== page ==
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Why Los Angeles County Sanitation Districts chose FlowWorks for real-time reporting & analytics

  • Why Angeles County Sanitation Districts chose FlowWorks for real-time reporting & analytics

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infinitii ai inc.
Trusted since 2014 to provide environmental monitoring to many of the largest water infrastructure utilities in the U.S. and Canada, infinitii ai inc. (formerly Carl Data Solutions Inc.) has evolved into a leader in AI-driven predictive analytics.


The Los Angeles County Sanitation Districts has selected FlowWorks software for real-time reporting and analytics on a wastewater system that services 5.6 million people. The California agency has awarded a two-year contract after which it is renewable on an annual basis.

Covering approximately 850 square miles and encompassing 78 cities and unincorporated areas in Los Angeles County, the agency operates and maintains a regional wastewater collection system which includes approximately 1,400 miles of sewers, 48 pumping plants and 11 wastewater treatment plants. Collectively, the Sanitation Districts treat about 400 million gallons of water per day, which is enough to fill the famous California Rose Bowl stadium nearly five times a day. Over the last 50 years, the Los Angeles Sanitation Districts have been the USA’s largest producer of recycled water – a worthy accomplishment given the impacts of climate change on southern California’s watersheds.

“The reason we chose this software is because we were upgrading our existing flow meters that had become obsolete, and while doing our research, we discovered that with new meters, we had an opportunity for a new way to present our flow data,” said Civil Engineer Julio Fernandez.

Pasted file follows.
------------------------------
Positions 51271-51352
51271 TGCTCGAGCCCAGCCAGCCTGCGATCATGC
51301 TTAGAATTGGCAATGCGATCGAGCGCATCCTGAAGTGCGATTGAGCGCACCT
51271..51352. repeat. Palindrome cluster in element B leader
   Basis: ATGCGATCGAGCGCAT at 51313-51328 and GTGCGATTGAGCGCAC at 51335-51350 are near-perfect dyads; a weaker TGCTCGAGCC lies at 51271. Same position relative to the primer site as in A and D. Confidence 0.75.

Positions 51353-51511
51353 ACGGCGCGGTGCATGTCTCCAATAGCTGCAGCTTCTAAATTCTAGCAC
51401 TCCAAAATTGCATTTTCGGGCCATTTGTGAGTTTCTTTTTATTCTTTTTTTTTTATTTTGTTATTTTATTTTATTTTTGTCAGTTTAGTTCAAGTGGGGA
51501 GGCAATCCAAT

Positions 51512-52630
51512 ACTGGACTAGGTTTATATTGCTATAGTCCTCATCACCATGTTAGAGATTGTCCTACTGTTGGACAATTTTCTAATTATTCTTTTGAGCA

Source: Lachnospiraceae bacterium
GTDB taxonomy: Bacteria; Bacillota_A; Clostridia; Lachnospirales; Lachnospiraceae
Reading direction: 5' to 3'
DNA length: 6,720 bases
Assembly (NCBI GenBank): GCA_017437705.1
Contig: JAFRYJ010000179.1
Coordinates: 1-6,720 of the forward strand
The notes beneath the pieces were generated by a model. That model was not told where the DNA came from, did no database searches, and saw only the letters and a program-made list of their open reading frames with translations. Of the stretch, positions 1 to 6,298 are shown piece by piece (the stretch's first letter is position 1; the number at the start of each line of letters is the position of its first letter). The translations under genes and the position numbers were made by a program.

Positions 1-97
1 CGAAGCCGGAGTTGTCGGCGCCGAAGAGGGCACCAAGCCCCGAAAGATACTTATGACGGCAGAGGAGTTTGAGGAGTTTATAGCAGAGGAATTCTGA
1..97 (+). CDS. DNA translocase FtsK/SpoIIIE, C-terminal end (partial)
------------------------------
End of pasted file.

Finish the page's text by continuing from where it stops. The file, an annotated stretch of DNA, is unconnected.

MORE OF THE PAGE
“We had several forms of flow and level data coming from our own meters and from several flow contractors that needed to be brought all together and presented in a single interface,” stated Darrell Hatch, Supervising Engineer.

The agency is implementing the FlowWorks software over the course of 2022. “Eventually we see another opportunity to look at data from our storm water diversion programs,” said Hatch. “If the data shows we have available capacity in our collection system, we could divert dry weather flows and small amounts of early first-flush rainfall flows into the treatment facilities. This will increase our reclaimed water amounts and help protect water quality for the receiving waters downstream from the locations of those diversion sites.”

Fernandez and Hatch also look forward to exploring new Artificial Intelligence (AI) and Machine Leaning (ML) capabilities once data migration and standardization is complete from five main data sources that include more than 20,000 data sets. “It’s a big jump in how we can analyze our data,” said Fernandez. “Eventually we will have several hundred continuous-level flow meters throughout our system to feed into data modeling and machine learning applications,” added Hatch. “We have a big push for this advanced technology.”

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